int crypto_sign_final_create(crypto_sign_state *state, unsigned char *sig,

unsigned long long *siglen_p,

const unsigned char *sk);

The

`crypto_sign_final_create()`

function computes a signature for the previously supplied message using the secret key `sk`

and puts it into `sig`

.If

`siglen_p`

is not `NULL`

, then the length of the signature is stored at this address.It is safe to ignore

`siglen`

and always consider a signature as `crypto_sign_BYTES`

bytes long; shorter signatures will be transparently padded with zeros if necessary.int crypto_sign_final_verify(crypto_sign_state *state, const unsigned char *sig,

const unsigned char *pk);

The

`crypto_sign_final_verify()`

function verifies that `sig`

is a valid signature using the public key `pk`

for the message whose content has been previously supplied using `crypto_update()`

.The secret key includes the seed (either a random seed or the one given to

`crypto_sign_seed_keypair()`

) and public key.While the public key can always be derived from the seed, the precomputation saves a significant amount of CPU cycles when signing.

If required, Sodium provides two functions to extract the seed and public key from the secret key:

int crypto_sign_ed25519_sk_to_seed(unsigned char *seed,

const unsigned char *sk);

int crypto_sign_ed25519_sk_to_pk(unsigned char *pk, const unsigned char *sk);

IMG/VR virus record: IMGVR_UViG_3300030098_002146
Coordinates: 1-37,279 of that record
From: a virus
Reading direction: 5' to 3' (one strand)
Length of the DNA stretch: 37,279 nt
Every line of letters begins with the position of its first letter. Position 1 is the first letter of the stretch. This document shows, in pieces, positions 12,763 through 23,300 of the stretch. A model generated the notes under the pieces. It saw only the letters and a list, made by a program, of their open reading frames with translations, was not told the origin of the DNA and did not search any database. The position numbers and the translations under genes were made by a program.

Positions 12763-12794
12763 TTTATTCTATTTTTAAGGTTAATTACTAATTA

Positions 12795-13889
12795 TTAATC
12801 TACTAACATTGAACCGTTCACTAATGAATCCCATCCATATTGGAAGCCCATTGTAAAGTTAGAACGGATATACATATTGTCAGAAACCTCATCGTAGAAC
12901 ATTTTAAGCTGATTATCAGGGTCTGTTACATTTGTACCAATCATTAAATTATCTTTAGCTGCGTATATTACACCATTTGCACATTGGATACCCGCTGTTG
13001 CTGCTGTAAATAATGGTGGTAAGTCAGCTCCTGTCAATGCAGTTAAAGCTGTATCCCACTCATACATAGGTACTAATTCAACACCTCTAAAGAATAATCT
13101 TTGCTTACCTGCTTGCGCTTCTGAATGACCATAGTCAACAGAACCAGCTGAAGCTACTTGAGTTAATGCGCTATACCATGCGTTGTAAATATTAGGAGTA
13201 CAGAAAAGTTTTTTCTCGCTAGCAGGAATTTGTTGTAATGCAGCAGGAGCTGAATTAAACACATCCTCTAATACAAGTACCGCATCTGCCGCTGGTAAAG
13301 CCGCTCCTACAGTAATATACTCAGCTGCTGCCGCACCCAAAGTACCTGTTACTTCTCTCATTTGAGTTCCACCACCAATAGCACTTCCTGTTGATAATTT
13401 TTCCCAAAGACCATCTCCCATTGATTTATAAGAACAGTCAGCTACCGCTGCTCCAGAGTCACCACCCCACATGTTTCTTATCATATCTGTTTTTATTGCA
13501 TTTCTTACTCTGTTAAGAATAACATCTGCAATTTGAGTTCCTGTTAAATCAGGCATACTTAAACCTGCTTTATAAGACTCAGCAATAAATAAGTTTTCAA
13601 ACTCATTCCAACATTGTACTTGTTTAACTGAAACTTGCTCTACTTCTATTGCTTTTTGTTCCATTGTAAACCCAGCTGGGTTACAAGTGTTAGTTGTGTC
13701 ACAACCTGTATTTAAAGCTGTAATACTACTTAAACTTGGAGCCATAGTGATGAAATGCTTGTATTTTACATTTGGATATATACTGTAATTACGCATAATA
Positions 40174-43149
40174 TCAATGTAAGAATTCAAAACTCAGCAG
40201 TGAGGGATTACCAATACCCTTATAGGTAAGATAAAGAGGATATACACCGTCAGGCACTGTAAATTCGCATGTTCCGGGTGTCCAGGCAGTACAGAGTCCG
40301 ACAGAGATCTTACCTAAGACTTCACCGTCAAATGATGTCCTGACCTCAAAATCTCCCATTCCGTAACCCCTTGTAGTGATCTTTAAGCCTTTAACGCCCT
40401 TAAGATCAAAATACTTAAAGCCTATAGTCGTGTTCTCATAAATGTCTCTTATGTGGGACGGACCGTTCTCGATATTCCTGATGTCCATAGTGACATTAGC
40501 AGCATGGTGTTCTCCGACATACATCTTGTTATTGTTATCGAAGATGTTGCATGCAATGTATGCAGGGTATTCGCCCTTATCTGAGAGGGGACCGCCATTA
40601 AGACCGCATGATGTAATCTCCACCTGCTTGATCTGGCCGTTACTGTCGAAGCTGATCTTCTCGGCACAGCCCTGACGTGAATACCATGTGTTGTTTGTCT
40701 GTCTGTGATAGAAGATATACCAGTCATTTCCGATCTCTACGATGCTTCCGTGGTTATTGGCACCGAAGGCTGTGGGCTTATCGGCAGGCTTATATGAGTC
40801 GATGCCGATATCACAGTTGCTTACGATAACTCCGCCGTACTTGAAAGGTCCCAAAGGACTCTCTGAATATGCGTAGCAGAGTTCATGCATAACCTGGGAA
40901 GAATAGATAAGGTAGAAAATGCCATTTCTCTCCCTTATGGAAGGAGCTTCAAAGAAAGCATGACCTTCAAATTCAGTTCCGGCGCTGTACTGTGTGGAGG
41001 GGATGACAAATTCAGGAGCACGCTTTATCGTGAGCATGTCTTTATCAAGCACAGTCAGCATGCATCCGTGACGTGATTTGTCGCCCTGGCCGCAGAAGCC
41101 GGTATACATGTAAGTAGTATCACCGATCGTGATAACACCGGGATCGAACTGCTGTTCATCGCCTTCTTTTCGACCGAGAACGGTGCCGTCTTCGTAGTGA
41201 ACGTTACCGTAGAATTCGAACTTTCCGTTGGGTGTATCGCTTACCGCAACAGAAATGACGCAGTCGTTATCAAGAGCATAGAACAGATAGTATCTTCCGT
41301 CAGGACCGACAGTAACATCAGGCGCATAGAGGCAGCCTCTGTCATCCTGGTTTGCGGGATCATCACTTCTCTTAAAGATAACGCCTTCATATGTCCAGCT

The

`crypto_sign_ed25519_sk_to_seed()`

function extracts the seed from the secret key `sk`

and copies it into `seed`

(`crypto_sign_SEEDBYTES`

bytes).The

`crypto_sign_ed25519_sk_to_pk()`

function extracts the public key from the secret key `sk`

and copies it into `pk`

(`crypto_sign_PUBLICKEYBYTES`

bytes).`crypto_sign_state`

, whose size can be retrieved using`crypto_sign_statebytes()`

`crypto_sign_PUBLICKEYBYTES`

`crypto_sign_SECRETKEYBYTES`

`crypto_sign_BYTES`

`crypto_sign_SEEDBYTES`

- Single-part signature: Ed25519
- Multi-part signature: Ed25519ph

`crypto_sign_verify()`

and `crypto_sign_verify_detached()`

are only designed to verify signatures computed using `crypto_sign()`

and `crypto_sign_detached()`

.The original NaCl

`crypto_sign_open()`

implementation overwrote 64 bytes after the message, whereas the libsodium implementation doesn’t write past the end of the message.Ed25519ph (used by the multi-part API) was implemented in libsodium 1.0.12.

The Ed25519 system was designed to compute deterministic signatures.

Non-deterministic (but also non-standard) signatures can be produced by compiling libsodium with the

`ED25519_NONDETERMINISTIC`

macro defined.Computing an Ed25519 signature requires an Edwards25519 secret and a hashing prefix. But applications do not directly supply them: they are both internally derived from the seed.

One of these secrets is the scalar the Edwards25519 base point is multiplied with. That scalar is computed by calling

`crypto_hash_sha512(seed)`

and truncating the output to the first 32 bytes. There's nothing specific to libsodium here, this is how Ed25519 signatures work and have been standardized.Last modified 3mo ago